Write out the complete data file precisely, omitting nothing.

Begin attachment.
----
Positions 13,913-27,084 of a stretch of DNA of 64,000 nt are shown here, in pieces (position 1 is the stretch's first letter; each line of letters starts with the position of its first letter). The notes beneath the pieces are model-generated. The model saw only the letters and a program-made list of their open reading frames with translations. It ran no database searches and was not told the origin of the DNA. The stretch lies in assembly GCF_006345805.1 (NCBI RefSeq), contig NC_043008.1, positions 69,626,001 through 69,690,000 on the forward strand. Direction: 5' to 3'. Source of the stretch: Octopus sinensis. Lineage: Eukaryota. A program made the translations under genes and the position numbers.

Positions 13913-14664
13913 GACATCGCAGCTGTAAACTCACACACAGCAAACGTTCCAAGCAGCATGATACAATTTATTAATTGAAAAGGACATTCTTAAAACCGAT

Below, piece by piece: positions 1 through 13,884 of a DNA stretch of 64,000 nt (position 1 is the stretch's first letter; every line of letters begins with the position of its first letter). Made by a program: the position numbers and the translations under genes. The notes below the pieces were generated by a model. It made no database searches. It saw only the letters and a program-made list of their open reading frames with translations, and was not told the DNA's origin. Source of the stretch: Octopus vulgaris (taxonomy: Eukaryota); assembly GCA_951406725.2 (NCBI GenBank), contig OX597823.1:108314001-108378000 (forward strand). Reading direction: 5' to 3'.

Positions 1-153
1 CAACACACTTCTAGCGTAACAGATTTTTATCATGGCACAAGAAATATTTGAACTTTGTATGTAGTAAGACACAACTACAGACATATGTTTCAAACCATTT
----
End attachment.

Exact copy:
Positions 13,913-27,084 of a stretch of DNA of 64,000 nt are shown here, in pieces (position 1 is the stretch's first letter; each line of letters starts with the position of its first letter). The notes beneath the pieces are model-generated. The model saw only the letters and a program-made list of their open reading frames with translations. It ran no database searches and was not told the origin of the DNA. The stretch lies in assembly GCF_006345805.1 (NCBI RefSeq), contig NC_043008.1, positions 69,626,001 through 69,690,000 on the forward strand. Direction: 5' to 3'. Source of the stretch: Octopus sinensis. Lineage: Eukaryota. A program made the translations under genes and the position numbers.

Positions 13913-14664
13913 GACATCGCAGCTGTAAACTCACACACAGCAAACGTTCCAAGCAGCATGATACAATTTATTAATTGAAAAGGACATTCTTAAAACCGAT

Below, piece by piece: positions 1 through 13,884 of a DNA stretch of 64,000 nt (position 1 is the stretch's first letter; every line of letters begins with the position of its first letter). Made by a program: the position numbers and the translations under genes. The notes below the pieces were generated by a model. It made no database searches. It saw only the letters and a program-made list of their open reading frames with translations, and was not told the DNA's origin. Source of the stretch: Octopus vulgaris (taxonomy: Eukaryota); assembly GCA_951406725.2 (NCBI GenBank), contig OX597823.1:108314001-108378000 (forward strand). Reading direction: 5' to 3'.

Positions 1-153
1 CAACACACTTCTAGCGTAACAGATTTTTATCATGGCACAAGAAATATTTGAACTTTGTATGTAGTAAGACACAACTACAGACATATGTTTCAAACCATTT